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Wed Jul 27, 2016, 09:40 AM


'It's a matter of survival': the black Americans fighting for gun rights

For Randall, who leads one of a small but growing number of groups organising and training for the armed self-defence of black areas, the stakes are high. Only 10 days before our sit-down, a young black man named Micah Johnson shot 14 police officers in the downtown area, killing five. The increasing friction between the black community, the police, and rightwing or white supremacist activists whoíve been drawn to Dallas in the wake of the killings has been noticeable, he says.

Randallís group may be in a radical minority, but he is part of a much larger body of African American opinion which is pro-firearms and pro-second amendment. Not everyone in that category shares Randallís broader political views, but many see guns as a way of being safe in a country that is dangerous for black citizens.
In 2014, Pew found that 19% of black Americans reported owning a gun, compared with 41% of white Americans. More recent surveys indicate a slight weakening in what overall is strong black support for greater gun control. But other data from late in 2014 suggests that more than half of black Americans still think that owning a gun makes someone safer.

If we accept the accuracy of these figures, there seems to be a large gap between the number of people who think guns would make them safer, and the number who actually go out and get a firearm.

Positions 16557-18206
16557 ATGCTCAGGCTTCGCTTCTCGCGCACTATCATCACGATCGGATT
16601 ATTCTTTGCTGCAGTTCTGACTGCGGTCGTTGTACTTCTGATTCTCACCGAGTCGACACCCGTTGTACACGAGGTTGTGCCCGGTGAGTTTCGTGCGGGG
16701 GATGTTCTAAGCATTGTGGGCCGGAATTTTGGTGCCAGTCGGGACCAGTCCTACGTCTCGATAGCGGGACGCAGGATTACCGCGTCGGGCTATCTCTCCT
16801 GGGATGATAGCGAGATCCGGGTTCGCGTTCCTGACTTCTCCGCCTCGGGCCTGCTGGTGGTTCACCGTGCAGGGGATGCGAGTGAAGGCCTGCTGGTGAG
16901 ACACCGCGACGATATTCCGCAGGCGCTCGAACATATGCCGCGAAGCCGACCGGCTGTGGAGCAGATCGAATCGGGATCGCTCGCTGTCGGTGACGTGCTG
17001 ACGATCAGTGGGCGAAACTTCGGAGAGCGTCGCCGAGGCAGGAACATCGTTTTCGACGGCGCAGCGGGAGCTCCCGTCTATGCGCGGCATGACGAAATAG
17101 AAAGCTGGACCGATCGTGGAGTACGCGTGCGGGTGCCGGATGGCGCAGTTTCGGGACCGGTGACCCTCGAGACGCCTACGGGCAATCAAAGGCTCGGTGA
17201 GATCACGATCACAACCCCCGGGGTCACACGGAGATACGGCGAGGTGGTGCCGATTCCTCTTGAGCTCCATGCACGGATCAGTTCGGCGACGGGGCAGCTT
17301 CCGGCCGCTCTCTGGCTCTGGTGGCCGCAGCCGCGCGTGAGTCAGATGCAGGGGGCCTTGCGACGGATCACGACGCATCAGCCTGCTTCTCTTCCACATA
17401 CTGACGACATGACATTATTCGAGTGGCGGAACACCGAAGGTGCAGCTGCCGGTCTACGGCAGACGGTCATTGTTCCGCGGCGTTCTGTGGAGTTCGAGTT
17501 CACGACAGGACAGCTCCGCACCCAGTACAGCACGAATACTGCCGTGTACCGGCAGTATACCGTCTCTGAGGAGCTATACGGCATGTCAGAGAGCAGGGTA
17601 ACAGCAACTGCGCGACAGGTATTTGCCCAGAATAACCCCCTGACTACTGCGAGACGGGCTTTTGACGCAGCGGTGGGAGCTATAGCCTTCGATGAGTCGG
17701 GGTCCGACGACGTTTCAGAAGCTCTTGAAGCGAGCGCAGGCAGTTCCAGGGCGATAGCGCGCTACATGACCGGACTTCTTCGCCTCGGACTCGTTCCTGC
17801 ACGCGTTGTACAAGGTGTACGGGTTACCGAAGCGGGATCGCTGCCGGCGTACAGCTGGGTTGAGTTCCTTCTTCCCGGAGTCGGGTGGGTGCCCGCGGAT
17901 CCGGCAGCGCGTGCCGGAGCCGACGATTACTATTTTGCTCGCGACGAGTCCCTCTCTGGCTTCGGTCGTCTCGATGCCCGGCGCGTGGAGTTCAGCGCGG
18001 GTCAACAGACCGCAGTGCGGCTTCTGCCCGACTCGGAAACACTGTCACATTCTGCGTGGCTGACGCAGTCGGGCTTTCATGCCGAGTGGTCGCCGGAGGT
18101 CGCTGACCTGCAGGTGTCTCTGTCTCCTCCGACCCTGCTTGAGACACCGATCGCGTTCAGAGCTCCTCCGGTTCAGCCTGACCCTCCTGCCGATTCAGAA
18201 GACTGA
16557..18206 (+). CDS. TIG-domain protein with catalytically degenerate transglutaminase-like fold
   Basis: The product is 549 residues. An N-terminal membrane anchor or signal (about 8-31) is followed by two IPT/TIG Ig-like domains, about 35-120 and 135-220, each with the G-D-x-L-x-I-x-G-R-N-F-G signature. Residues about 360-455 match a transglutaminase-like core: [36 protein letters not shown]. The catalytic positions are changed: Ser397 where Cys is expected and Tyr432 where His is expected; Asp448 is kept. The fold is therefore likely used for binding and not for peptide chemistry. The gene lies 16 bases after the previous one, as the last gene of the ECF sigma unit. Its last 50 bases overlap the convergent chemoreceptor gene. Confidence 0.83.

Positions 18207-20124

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Reply 'It's a matter of survival': the black Americans fighting for gun rights (Original post)
TeddyR Jul 2016 OP
Eleanors38 Jul 2016 #1
friendly_iconoclast Jul 2016 #2

Response to TeddyR (Original post)

Wed Jul 27, 2016, 03:05 PM

1. Good post. Cracks the door open to see the diversity within the armed African-American community.


The reporter took his time in identifying Brothers Against Racist Cops (well into the story), but we get some inkling of contrast between it and the New Black Panther Party, the former seeming less doctrinaire. BARC seems also to have adopted the old Panther approach of community-building and strong personal codes of conduct. (Activities of this were going on in Austin in 1970 when I arrived here.)

I had not heard of NAAGA, which may be more limited in scope, but still concerned with exercising Second Amendment freedoms. There seemed little pursuit by the reporter on the issue of black SD when it comes to more common sectarian/apolitical crime. Though some of these right-wing groups may be dangerous, if they are "pushed back" by just the presence of armed black SD forces, then this will be for the social good.

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